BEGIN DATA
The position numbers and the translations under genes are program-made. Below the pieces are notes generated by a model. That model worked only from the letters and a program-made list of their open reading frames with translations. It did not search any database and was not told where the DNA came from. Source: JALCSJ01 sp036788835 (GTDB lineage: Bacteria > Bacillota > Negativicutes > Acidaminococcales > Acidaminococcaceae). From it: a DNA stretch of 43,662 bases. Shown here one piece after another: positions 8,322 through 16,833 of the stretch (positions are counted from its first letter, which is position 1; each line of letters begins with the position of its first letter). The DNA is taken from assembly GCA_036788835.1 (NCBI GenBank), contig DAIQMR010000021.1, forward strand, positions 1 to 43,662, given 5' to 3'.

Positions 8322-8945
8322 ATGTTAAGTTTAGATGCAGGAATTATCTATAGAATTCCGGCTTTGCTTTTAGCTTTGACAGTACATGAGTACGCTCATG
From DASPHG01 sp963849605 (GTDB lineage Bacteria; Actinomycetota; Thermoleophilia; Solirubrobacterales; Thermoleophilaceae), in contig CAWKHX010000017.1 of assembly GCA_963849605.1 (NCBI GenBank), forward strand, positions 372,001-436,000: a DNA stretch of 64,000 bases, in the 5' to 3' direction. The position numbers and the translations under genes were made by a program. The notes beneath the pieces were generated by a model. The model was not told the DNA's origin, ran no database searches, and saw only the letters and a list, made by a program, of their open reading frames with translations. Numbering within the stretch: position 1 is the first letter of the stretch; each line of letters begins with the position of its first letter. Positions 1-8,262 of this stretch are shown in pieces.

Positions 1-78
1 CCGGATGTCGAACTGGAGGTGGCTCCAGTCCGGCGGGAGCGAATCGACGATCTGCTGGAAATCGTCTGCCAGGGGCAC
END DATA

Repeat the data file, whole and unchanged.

The position numbers and the translations under genes are program-made. Below the pieces are notes generated by a model. That model worked only from the letters and a program-made list of their open reading frames with translations. It did not search any database and was not told where the DNA came from. Source: JALCSJ01 sp036788835 (GTDB lineage: Bacteria > Bacillota > Negativicutes > Acidaminococcales > Acidaminococcaceae). From it: a DNA stretch of 43,662 bases. Shown here one piece after another: positions 8,322 through 16,833 of the stretch (positions are counted from its first letter, which is position 1; each line of letters begins with the position of its first letter). The DNA is taken from assembly GCA_036788835.1 (NCBI GenBank), contig DAIQMR010000021.1, forward strand, positions 1 to 43,662, given 5' to 3'.

Positions 8322-8945
8322 ATGTTAAGTTTAGATGCAGGAATTATCTATAGAATTCCGGCTTTGCTTTTAGCTTTGACAGTACATGAGTACGCTCATG
From DASPHG01 sp963849605 (GTDB lineage Bacteria; Actinomycetota; Thermoleophilia; Solirubrobacterales; Thermoleophilaceae), in contig CAWKHX010000017.1 of assembly GCA_963849605.1 (NCBI GenBank), forward strand, positions 372,001-436,000: a DNA stretch of 64,000 bases, in the 5' to 3' direction. The position numbers and the translations under genes were made by a program. The notes beneath the pieces were generated by a model. The model was not told the DNA's origin, ran no database searches, and saw only the letters and a list, made by a program, of their open reading frames with translations. Numbering within the stretch: position 1 is the first letter of the stretch; each line of letters begins with the position of its first letter. Positions 1-8,262 of this stretch are shown in pieces.

Positions 1-78
1 CCGGATGTCGAACTGGAGGTGGCTCCAGTCCGGCGGGAGCGAATCGACGATCTGCTGGAAATCGTCTGCCAGGGGCAC